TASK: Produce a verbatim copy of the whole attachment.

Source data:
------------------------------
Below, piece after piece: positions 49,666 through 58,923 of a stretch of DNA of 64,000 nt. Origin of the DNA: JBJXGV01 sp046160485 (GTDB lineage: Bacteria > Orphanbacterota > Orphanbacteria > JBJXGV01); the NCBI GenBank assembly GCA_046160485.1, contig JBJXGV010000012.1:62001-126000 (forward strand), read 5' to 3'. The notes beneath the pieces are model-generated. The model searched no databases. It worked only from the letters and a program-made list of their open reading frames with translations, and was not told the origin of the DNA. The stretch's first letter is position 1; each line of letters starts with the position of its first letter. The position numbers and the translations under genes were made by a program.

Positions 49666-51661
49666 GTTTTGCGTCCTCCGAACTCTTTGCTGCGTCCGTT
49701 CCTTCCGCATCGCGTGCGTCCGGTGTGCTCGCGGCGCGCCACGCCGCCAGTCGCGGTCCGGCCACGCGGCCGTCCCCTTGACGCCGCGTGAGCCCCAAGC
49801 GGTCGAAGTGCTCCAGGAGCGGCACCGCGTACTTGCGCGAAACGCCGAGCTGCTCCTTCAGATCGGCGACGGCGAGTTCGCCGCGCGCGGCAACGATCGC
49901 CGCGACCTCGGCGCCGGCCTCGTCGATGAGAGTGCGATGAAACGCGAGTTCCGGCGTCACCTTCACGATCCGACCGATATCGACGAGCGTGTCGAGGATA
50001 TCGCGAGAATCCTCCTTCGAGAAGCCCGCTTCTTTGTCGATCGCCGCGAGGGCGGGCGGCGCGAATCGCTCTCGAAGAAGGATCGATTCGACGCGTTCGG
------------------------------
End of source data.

Below, piece after piece: positions 49,666 through 58,923 of a stretch of DNA of 64,000 nt. Origin of the DNA: JBJXGV01 sp046160485 (GTDB lineage: Bacteria > Orphanbacterota > Orphanbacteria > JBJXGV01); the NCBI GenBank assembly GCA_046160485.1, contig JBJXGV010000012.1:62001-126000 (forward strand), read 5' to 3'. The notes beneath the pieces are model-generated. The model searched no databases. It worked only from the letters and a program-made list of their open reading frames with translations, and was not told the origin of the DNA. The stretch's first letter is position 1; each line of letters starts with the position of its first letter. The position numbers and the translations under genes were made by a program.

Positions 49666-51661
49666 GTTTTGCGTCCTCCGAACTCTTTGCTGCGTCCGTT
49701 CCTTCCGCATCGCGTGCGTCCGGTGTGCTCGCGGCGCGCCACGCCGCCAGTCGCGGTCCGGCCACGCGGCCGTCCCCTTGACGCCGCGTGAGCCCCAAGC
49801 GGTCGAAGTGCTCCAGGAGCGGCACCGCGTACTTGCGCGAAACGCCGAGCTGCTCCTTCAGATCGGCGACGGCGAGTTCGCCGCGCGCGGCAACGATCGC
49901 CGCGACCTCGGCGCCGGCCTCGTCGATGAGAGTGCGATGAAACGCGAGTTCCGGCGTCACCTTCACGATCCGACCGATATCGACGAGCGTGTCGAGGATA
50001 TCGCGAGAATCCTCCTTCGAGAAGCCCGCTTCTTTGTCGATCGCCGCGAGGGCGGGCGGCGCGAATCGCTCTCGAAGAAGGATCGATTCGACGCGTTCGG